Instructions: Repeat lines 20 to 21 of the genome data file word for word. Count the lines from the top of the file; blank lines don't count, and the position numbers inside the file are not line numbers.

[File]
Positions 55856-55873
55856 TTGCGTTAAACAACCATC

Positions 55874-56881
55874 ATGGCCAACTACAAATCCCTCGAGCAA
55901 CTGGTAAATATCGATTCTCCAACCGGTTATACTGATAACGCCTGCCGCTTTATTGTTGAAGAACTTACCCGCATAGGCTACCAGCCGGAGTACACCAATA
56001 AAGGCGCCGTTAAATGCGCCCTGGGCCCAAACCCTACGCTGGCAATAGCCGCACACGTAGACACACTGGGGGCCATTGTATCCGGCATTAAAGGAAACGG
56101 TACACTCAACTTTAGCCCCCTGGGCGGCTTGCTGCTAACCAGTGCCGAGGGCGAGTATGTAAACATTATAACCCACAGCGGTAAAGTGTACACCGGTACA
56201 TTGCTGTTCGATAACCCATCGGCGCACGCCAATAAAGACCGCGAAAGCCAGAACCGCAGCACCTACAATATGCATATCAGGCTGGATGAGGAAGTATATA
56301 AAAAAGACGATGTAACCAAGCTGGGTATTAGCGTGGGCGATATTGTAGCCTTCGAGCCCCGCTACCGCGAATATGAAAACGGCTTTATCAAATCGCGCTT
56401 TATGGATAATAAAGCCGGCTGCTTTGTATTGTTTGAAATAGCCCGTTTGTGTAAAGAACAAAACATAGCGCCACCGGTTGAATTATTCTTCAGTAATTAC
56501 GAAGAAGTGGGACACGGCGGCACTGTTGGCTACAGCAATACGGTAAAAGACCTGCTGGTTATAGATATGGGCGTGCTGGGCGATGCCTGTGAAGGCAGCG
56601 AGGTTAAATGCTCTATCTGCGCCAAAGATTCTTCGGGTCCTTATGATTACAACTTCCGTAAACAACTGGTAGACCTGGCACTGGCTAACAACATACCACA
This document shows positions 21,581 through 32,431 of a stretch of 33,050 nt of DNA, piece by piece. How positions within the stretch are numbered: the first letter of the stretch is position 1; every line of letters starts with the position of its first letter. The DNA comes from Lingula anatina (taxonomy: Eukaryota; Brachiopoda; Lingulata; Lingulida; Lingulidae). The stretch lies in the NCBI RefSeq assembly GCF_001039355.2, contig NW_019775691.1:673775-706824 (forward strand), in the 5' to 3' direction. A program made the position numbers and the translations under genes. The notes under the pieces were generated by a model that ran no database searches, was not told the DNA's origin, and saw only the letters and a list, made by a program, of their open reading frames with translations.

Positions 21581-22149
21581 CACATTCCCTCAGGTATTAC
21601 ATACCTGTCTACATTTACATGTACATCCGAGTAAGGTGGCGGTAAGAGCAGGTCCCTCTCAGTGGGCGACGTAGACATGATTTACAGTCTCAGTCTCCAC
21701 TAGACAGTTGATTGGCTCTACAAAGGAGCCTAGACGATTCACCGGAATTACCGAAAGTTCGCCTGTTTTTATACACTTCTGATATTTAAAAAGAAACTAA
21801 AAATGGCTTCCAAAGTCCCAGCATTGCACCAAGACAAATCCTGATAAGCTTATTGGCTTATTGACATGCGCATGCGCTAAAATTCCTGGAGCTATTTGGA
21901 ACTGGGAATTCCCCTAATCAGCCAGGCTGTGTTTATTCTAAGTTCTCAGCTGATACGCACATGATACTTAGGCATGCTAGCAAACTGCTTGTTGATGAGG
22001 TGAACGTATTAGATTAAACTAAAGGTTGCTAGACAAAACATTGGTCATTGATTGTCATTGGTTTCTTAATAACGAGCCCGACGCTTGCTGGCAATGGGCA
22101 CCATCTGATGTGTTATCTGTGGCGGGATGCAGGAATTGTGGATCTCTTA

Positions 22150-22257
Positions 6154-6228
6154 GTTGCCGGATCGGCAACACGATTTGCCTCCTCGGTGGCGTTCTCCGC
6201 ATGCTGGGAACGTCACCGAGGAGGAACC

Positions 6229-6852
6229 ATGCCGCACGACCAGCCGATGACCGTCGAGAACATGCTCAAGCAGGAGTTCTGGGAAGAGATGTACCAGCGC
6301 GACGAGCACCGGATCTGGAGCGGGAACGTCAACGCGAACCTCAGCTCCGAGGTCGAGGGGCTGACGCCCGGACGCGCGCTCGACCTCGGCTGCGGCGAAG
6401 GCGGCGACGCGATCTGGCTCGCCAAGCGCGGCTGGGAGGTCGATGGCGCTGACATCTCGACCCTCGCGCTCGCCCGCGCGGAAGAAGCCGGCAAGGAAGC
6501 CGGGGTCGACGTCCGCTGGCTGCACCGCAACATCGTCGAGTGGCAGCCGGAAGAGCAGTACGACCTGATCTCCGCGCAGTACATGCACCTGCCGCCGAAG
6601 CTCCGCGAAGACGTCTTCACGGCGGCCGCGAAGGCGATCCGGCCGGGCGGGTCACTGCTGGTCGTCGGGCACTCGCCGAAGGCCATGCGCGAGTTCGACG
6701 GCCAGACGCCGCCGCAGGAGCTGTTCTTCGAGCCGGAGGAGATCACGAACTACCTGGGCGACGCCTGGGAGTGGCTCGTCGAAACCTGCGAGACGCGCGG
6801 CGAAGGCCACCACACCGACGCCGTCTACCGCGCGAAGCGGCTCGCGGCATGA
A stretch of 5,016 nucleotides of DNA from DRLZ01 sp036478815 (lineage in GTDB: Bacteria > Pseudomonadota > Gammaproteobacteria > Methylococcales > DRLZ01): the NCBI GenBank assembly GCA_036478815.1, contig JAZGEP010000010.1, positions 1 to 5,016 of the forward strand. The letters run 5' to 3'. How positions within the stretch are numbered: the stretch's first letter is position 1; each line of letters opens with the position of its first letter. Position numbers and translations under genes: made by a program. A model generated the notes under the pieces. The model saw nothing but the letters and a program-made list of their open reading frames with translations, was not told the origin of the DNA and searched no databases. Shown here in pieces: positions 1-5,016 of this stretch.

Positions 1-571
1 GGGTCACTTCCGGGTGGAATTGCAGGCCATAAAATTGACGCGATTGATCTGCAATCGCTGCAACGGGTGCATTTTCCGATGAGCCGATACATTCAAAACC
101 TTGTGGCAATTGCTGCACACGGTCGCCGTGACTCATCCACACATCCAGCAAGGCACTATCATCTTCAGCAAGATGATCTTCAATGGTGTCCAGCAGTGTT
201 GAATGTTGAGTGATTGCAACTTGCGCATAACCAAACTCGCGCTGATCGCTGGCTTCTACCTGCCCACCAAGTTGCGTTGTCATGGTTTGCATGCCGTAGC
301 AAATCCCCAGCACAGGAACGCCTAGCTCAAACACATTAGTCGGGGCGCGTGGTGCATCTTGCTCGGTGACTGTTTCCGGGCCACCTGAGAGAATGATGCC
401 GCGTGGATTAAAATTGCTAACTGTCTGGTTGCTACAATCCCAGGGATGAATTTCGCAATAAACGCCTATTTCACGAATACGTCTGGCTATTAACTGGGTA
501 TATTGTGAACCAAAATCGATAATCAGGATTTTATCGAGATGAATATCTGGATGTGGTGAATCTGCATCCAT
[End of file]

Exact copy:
22001 TGAACGTATTAGATTAAACTAAAGGTTGCTAGACAAAACATTGGTCATTGATTGTCATTGGTTTCTTAATAACGAGCCCGACGCTTGCTGGCAATGGGCA
22101 CCATCTGATGTGTTATCTGTGGCGGGATGCAGGAATTGTGGATCTCTTA